xmlns:w="urn:schemas-microsoft-com:office:word" xmlns="http://www.w3.org/TR/REC-html40"> Mountnessing Bridge Club

Mountnessing Bridge Club



Board 13: Play with the odds - but defend well! 



Hand played on 

8th November 2007

Board number 13

Red Section





Submitted by

Alaric Cundy






























































This is is a good example of how what looks like a 'boring' 'nothing' hand can still provide interest and some points to note.  The first three bids at our table were probably replicated at every table in the room, and the first question is as to whether South has another go after partner shows a minimum opening with length in spades.  Most bids after 2s would be viewed as game invitational, and the majority of possibilities would be forcing.  Ideally South should have at least 11 high card points to bid again, unless there are compensating features.  Here, the 'compensating features' are in fact quite the reverse - both the shortage in partner's suit and the straggly nature of our primary suit suggest we should give up. We can place partner with at most two hearts - our bid showed a 5-card suit, and partner should show 3-card support in preference to a simple rebid of his / her suit if he / she had 3-card support to show.   Let's hope that those nice diamonds will come as a pleasant surprise to partner!


Potentially, Declarer can escape with one trump, two heart, and two club losers, and those diamonds provided a parking space for some of the losers, so the prospects look healthy for Declarer.  The Defence will need to be sharp to defeat this contract.  At our table East started with the doubleton heart.  Not everyone would start off by leading Dummy's suit, but the ploy certainly worked well here!  West won the first two tricks with respectively the jack and Ace of hearts, and then continued with a third heart.  Declarer correctly threw a club, allowing East to ruff.  East continued with a deceptive 7 of diamonds.  Declarer not unreasonably thought that the best ploy now was to hope that the diamonds stood up for three rounds - a reasonable ploy given only six between the two hands.  On the third diamond Declarer could throw the second club, and though the fourth diamond would get ruffed, that would shorten one of the opponent's trumps and allow the discard of the last club, and 8 tricks look to be secure.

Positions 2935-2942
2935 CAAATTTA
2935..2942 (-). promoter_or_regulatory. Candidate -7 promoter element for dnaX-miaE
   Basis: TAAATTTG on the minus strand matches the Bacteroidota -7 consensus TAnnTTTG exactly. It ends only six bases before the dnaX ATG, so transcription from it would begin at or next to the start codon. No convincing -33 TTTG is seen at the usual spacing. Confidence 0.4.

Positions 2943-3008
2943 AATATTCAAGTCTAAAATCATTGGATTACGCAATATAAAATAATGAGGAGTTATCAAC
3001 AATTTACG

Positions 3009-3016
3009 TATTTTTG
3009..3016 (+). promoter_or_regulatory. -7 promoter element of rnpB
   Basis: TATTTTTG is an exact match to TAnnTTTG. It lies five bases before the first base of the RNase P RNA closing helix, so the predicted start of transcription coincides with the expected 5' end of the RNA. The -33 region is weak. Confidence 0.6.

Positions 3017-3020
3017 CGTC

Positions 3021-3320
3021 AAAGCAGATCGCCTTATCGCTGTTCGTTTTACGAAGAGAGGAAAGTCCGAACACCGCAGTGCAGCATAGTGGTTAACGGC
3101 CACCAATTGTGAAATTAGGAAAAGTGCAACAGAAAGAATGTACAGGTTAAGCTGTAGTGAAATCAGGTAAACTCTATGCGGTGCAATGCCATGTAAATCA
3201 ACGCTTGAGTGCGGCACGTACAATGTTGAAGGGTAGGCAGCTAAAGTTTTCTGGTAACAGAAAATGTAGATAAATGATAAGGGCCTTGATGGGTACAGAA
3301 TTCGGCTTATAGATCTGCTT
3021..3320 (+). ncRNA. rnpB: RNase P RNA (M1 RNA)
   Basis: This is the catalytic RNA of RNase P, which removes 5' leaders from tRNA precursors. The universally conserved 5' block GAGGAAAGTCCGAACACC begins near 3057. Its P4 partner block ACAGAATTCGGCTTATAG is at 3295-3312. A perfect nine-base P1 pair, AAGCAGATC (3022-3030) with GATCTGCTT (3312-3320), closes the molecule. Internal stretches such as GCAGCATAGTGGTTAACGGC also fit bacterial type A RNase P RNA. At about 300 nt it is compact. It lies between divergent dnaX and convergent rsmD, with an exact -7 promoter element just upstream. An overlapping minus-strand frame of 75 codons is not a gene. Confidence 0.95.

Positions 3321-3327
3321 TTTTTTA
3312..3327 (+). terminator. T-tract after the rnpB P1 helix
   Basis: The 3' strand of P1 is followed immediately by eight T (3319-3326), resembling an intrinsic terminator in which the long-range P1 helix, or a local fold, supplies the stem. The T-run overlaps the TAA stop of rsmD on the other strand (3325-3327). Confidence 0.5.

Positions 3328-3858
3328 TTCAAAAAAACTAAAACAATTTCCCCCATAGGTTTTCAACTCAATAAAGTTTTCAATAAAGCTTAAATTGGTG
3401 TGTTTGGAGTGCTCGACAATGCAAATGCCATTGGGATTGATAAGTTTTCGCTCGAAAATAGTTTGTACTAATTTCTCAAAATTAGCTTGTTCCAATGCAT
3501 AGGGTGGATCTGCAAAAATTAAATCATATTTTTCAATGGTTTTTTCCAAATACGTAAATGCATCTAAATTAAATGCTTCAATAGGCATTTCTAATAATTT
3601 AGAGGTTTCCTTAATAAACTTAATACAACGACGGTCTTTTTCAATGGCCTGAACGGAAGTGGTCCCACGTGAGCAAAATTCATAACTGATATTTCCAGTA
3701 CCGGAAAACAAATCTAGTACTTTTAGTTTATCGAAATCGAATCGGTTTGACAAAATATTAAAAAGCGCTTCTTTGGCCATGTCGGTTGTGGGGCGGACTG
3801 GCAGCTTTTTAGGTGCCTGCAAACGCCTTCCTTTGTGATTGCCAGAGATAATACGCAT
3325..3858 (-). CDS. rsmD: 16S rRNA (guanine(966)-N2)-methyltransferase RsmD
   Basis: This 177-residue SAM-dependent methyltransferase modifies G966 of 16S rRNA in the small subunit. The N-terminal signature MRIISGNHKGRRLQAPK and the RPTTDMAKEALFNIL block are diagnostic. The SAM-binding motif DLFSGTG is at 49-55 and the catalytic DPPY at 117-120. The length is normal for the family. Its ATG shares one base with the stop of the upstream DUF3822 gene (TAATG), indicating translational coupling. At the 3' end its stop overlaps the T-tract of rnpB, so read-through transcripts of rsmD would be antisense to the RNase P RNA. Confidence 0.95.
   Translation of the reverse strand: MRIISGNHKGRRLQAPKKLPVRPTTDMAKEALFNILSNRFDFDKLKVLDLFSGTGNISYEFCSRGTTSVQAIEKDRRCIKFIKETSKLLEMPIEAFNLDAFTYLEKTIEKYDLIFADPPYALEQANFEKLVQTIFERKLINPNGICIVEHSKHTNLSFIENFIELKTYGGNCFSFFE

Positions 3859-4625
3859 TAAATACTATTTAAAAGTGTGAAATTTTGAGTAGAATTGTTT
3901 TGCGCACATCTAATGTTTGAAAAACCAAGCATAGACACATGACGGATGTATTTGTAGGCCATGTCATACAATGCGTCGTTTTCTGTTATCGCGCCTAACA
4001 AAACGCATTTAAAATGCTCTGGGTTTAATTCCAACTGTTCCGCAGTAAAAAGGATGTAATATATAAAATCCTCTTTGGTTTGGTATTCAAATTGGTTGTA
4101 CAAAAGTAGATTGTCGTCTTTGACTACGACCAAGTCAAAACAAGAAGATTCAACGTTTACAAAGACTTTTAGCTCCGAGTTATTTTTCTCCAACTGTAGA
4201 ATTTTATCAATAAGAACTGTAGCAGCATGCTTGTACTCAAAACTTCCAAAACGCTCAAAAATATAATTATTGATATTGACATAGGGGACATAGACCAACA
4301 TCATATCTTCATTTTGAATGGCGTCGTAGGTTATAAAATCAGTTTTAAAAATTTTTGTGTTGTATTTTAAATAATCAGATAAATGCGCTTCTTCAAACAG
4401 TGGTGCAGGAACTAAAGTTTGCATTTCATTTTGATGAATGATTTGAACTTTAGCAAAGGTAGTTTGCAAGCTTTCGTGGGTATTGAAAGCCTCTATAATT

That plan fell apart when West trumped the third Diamond and continued with the fourth heart.  Declarer ruffed low, over-ruffed by East.  So now the defence amassed two hearts, two heart ruffs, and the two black Aces, to take the contract one off.  Declarer can improve his chances by ruffing the fourth heart high, but now East should refrain from over-ruffing, so that when Declarer attempts to draw trumps East can win and has a safe exit in the shape of the remaining trump.  Declarer is then forced to lead away from the King of Clubs, losing the ace of trumps, one heart ruff, two natural hearts, and two clubs - one off!


How could Declarer do better?  Instead of hoping that the diamonds would be 4-3, he / she could instead 'shut their eyes' and lead a club from Dummy towards the King.  That play works as the cards lie, but without the benefit of seeing all four hands, it is only a 50% chance, whereas the chances of a 4-3 diamond break are better than 50%.  In the long run it is generally considered better to play with the odds...


With the new style of reporting you can see what happened at each of the other tables when this hand was played by scrolling down the results page to the travellers.  2S-1 was the most prevalent result, achieved at 3 other tables.  Two pairs made the contract; if East is tempted to lead a club at trick 1, it looks like a very easy make, and possibly that is what happened at those tables.  Two North / South pairs bid on beyond 2S, one playing 3S-2, and the other pair arrived in 3NT by South.  In 3NT Dummy's queen of diamonds is a crucial card that gives Declarer a bit of a hope - potentially there are 5 spades, four diamonds and a club to harvest, but after an initial club lead the sharpest defence can take three clubs, three hearts, and the Ace of spades.  Ouch!  However, in practice, it is not that easy for the defence to get things right, and in practice Declarer got away with one off, to tie with the various 2S-1 scores.


Some lessons to draw: